Paris Arts Theatre

18 S. Main Street,
Tulsa, OK 74103

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Additional Info

Previous Names: Gayety Theatre, Capitol Theatre, Roxy Theatre, Uptown Theatre, Patria Theatre

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Paris Arts Theatre

The Gayety Theatre was opened on February 5, 1927, staging vaudeville and screening movies. In the 1930;s it suffered at least five bomb attacks for employing non union workers. In January 1935 it was renamed Roxy Theatre screening exploitation films. On September 1, 1935 it was renamed Capitol Theatre screening Frederic March in “The Eagle and the Hawk”. Vaudeville was added to the program again, but in 1936 it returned to the Roxy Theatre name screening exploitation movies.

On February 15, 1942 it was renamed Uptown Theatre with James Cagney in “The Oklahoma Kid” & Ann Sheridan in “Naughty but Nice”. In 1958 it suffered a minor fire and was closed. It became the Life Temple Church, which occupied the building until 1964. On October 9, 1964 it reopened as the Patria Theatre, screening Spanish language movies. That closed in 1965. On May 13, 1965 it became the Paris Art Theatre screening adult movies. It was closed on August 17, 1967 due to a bomb exploding in the front of the theatre which also damaged the interior. It was later demolished.

Contributed by dallasmovietheaters

Recent comments (view all 17 comments)

seymourcox on April 29, 2007 at 4:36 pm

This 1957 photo illustrates that the Uptown Theatre had a new paint job that restored the edicafe to its 1930 look. Further up Main Street can be seen the Cozy Theatre.

raybradley on May 26, 2007 at 3:08 pm

Usually the Uptown Theatre kept their display cases loaded with advertising cards and posters. For one reason or another poster baords are empty in this forlorn image -

jchapman1 on July 12, 2007 at 12:52 pm

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Photo right of this 1910 image, where the “Tulsa” arch joins onto the drug store/hotel, is where the Uptown Theatre would later be built. Lyric Theatre is visible photo left.

Rodney on October 30, 2007 at 9:43 pm

Hear an actual Gypsy Rose Lee burlesque routine here -
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as presented on this site -

seymourcox on November 10, 2007 at 1:14 pm

This peppy album plays snappy burlesque tunes,
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missmelbatoast on October 24, 2009 at 2:32 pm

Shown here are the type of burleque shows that were presented on the Uptown Theatre stage.
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dallasmovietheaters on December 8, 2022 at 7:19 am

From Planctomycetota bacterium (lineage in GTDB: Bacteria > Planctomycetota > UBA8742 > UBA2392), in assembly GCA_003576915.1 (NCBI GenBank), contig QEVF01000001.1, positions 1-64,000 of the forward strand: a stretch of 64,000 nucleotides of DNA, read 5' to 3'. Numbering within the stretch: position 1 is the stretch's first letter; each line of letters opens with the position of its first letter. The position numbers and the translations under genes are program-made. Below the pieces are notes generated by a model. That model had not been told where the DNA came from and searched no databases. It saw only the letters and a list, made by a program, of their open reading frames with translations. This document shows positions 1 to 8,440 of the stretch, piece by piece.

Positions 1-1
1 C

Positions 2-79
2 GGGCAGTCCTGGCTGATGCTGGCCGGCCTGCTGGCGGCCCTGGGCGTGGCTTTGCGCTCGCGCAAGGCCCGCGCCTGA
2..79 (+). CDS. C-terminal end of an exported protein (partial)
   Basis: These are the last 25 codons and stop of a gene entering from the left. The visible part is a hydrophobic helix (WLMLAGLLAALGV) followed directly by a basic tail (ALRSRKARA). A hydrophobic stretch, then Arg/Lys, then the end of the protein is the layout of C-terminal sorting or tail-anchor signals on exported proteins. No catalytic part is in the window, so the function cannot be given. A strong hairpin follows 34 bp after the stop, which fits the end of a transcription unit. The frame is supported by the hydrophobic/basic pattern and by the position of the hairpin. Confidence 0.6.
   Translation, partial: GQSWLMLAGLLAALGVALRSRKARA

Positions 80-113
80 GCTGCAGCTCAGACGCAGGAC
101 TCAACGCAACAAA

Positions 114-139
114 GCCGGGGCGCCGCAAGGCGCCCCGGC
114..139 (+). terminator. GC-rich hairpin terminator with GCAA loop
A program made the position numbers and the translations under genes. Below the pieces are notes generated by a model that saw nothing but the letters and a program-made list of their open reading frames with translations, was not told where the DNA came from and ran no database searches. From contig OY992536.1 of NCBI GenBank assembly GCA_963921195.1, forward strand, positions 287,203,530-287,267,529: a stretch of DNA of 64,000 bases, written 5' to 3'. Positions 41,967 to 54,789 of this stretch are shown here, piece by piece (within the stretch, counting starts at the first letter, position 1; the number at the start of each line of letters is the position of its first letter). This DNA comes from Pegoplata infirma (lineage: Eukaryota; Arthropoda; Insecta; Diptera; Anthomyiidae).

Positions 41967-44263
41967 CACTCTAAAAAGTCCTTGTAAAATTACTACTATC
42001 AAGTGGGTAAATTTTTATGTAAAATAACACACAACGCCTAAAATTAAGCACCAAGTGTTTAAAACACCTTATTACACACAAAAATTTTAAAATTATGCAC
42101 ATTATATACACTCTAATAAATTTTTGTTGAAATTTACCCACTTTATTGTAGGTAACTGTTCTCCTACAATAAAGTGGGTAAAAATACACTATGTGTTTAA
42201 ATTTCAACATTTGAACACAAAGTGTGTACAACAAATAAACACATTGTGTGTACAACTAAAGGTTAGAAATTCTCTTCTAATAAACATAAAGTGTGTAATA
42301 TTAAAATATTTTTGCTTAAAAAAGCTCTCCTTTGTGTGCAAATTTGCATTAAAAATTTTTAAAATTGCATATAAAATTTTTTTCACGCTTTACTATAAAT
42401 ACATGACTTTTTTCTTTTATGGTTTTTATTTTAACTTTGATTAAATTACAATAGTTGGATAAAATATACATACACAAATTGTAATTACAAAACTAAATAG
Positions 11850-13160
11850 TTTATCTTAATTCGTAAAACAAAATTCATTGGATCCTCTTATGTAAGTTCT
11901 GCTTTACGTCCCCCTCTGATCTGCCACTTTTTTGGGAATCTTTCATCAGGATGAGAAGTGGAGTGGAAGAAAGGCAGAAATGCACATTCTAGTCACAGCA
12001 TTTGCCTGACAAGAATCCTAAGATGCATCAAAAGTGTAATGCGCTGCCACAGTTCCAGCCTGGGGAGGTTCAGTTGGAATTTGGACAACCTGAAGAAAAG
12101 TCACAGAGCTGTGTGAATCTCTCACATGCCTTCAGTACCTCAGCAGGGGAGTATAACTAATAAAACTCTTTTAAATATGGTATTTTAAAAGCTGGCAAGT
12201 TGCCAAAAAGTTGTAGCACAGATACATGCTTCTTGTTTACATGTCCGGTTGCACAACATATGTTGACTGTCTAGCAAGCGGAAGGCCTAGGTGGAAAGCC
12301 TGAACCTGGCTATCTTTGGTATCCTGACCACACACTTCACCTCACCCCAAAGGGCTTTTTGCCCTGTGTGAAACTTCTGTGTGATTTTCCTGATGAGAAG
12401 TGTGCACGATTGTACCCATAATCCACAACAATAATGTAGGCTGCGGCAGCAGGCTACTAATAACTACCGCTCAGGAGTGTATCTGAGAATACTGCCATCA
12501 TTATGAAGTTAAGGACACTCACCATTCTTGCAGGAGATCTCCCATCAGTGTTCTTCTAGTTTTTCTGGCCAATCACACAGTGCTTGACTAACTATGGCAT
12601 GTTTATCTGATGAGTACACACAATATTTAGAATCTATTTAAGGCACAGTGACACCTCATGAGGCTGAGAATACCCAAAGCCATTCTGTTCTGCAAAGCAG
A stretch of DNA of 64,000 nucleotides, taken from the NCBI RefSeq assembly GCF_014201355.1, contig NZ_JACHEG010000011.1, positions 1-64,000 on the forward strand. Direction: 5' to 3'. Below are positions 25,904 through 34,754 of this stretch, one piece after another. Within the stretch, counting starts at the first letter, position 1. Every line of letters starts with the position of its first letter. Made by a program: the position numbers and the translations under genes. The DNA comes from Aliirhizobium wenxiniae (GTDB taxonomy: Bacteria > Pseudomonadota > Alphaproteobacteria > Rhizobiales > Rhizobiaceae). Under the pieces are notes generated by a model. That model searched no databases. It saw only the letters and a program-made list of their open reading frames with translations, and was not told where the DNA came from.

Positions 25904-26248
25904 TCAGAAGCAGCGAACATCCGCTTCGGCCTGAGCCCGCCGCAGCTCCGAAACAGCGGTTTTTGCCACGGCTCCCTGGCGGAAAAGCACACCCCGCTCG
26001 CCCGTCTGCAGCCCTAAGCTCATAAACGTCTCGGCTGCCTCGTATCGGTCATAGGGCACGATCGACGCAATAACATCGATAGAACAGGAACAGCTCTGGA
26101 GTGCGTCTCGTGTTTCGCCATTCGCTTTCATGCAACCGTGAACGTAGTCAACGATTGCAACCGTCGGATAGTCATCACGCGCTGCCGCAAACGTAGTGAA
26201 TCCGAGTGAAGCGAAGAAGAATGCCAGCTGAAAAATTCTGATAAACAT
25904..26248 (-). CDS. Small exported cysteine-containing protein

The Gayety Theatre launched on February 5, 1927 with vaudeville and silent films. The theater was bombed at least five times for using non-union workers in the early 1930s. It was sold twice thereafter.

In January of 1935, the venue was renamed as the Roxy with exploitation films. On September 1, 1935 the venue became the Capitol Theatre with “The Eagle and the Hawk.” The Capitol switched to vaudeville with film for its one-year sublease. The venue returned to the Roxy nameplate in September 1936 playing exploitation films and fourth-run double features. A.M. Cauble took over the theater likely on another one-year sublease at the Roxy hiring union workers in September of 1937. Police showed up and stopped what it termed a strip tease show there in one of its first days of operation.The Roxy booked four wall films including “Marihuana” and “Narcotics.”

The venue closed for a period in the late 1930s and Katherine Brink reopened it as a third-tier double feature house.It failed and was sold at a sheriff’s auction for a meager $2,500. New operator E. “Bud” Claybrook took on the venue reopening it as a 310-seat movie theater on February 15, 1942 called the Uptown Theatre with James Cagney in “The Oklahoma Kid” and Ann Sheridan in “Naughty But Nice” supported by the Disney cartoon, “Donald Duck’s Golf Game.” The Uptown discontinued films not long after a 1958 minor fire. It became a house of worship called Life Temple Church until 1964.

The theatre returned to movie exhibition on October 9, 1964 as the Patria Theatre for Mr. and Mrs. Jose Antonio Ramirez who came to Tulsa from Cuba. They decided to show Spanish language films at the venerable theater. Opening films were Enrique Rambu in “Aventuras de Joselito y Pulgarcito” and Tin-Tan and Lon Chaney in “La Casa del Terror.” That lasted a year closing in 1965.

It was renamed as the Paris Art Theater relaunching on May 13, 1965. Mr. Ramirez was arrested at least twice for indecent exhibition of films. The theater’s last day was August 17, 1967 when the theatre was finally bombed for the last time. The blast destroyed the box office and caused extensive interior damage. The building has since been razed.

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